In a recent study entitled “Fatal non-thrombotic pulmonary embolization in a patient with undiagnosed factitious disorder,” the authors present a case study of a patient with undiagnosed factitious fever that resulted in the patient’s death and highlight the urgent need for early recognition of these disorders so that prevention measures can be introduced before they become fatal. The study was published in the BMC Research Notes journal.
Factitious fever (i.e., a type of fever of unknown origin) is defined when patients exhibit for 3 or more weeks. While its incidence has decreased significantly (as a result of better diagnoses), factitious fever still represents 1 to 10% of fever of unknown origin cases. Factitious fever in patients with chronic medical conditions is particularly challenging to diagnose.
In this new study, the researchers present the case of a 32 year old woman with a medical history of chronic malnutrition and short gut syndrome who required long-term total parenteral nutrition through a peripherally inserted central catheter (PICC). The patient had ongoing chronic pancreatitis (inflammation of the pancreas) and was submitted to a pancreas islet cell transplant. Following the transplant (a period of five months), the 32 year-old woman was hospitalized with abdominal pain and fever of unknown origin. She had multiple infections with atypical pathogens, including α-hemolytic Streptococcus, Achromobacter xylosoxidans, and Mycobacterium mucogenicum and chest computed tomography showed lung infiltrates. The patient died suddenly from cardiac arrest, specifically a right-sided heart failure following acute hypoxemia. Patients’ autopsy confirmed that she suffered from factitious disorder and administrating oral medications through her central catheter.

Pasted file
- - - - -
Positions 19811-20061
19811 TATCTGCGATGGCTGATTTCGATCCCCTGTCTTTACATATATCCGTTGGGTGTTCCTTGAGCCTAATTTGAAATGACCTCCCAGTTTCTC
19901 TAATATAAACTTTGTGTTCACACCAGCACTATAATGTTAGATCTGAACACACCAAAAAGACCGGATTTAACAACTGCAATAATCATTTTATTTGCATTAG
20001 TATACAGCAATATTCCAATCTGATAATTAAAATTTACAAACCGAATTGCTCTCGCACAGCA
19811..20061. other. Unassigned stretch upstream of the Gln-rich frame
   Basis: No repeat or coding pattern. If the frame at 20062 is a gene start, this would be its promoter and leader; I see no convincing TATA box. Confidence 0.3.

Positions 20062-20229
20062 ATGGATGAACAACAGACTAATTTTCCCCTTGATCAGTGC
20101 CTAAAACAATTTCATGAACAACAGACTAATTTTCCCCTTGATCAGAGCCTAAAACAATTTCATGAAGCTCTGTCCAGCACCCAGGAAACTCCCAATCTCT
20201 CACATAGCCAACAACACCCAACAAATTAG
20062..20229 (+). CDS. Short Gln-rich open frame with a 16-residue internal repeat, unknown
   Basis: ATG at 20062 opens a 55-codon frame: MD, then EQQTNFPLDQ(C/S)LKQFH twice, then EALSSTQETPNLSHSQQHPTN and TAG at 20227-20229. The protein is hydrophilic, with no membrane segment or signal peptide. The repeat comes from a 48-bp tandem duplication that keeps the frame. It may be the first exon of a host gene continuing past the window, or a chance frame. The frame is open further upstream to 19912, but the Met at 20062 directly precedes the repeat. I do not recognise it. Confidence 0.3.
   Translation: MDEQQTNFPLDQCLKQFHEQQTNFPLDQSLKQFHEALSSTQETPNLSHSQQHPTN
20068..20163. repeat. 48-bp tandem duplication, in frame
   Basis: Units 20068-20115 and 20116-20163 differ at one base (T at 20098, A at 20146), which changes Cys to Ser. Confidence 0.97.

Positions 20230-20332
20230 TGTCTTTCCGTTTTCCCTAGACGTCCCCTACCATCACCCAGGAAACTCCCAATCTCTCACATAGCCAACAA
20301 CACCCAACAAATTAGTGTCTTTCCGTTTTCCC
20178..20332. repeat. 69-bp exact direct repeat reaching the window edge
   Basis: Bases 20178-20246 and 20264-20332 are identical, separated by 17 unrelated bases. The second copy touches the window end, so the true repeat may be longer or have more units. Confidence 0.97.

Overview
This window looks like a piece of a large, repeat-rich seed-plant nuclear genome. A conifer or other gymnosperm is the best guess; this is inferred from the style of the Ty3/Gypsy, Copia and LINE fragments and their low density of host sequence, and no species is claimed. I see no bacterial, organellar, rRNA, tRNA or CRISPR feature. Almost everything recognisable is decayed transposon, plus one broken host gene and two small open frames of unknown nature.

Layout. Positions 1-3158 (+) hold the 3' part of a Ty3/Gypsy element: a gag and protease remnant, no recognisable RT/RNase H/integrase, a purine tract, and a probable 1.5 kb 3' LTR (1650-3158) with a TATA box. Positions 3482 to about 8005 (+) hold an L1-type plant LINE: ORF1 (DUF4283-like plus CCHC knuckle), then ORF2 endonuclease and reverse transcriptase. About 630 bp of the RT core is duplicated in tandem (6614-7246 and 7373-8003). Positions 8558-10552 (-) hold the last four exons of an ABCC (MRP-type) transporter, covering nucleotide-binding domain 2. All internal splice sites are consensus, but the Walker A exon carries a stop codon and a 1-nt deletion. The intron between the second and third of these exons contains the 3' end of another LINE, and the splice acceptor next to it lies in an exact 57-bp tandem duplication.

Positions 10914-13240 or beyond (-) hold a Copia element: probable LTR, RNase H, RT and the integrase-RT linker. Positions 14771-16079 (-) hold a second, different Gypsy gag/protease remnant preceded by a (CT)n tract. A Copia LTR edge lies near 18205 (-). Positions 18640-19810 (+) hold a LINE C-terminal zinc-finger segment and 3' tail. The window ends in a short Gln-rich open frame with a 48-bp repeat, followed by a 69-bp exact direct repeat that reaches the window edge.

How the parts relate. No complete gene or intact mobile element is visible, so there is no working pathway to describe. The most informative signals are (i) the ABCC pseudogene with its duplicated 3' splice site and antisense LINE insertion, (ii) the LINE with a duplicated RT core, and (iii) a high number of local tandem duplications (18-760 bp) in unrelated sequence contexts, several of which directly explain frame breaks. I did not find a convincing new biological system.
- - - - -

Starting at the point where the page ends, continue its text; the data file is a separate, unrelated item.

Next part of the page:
This case highlights the difficulty in recognizing factitious disorders in patients’ suffering from chronic and serious conditions. The authors note that the fever of unknown origin in this patient was a result of self-administration of oral medications through the center catheter, which led to a fatal lung complication.
The authors alert that cases like the one they present, i.e. recurrent infections with unusual organisms in patients require physicians’ attention for the risk of patients self-injecting and the occurrence of factitious disorders. This is particularly important, as this case suggests, in patients with complex medical conditions. Recognizing that factitious disorders can be fatal is thus necessary so that the multidisciplinary clinical teams can identify the self-harming behaviors of these patients and intervention measures can be implemented in time.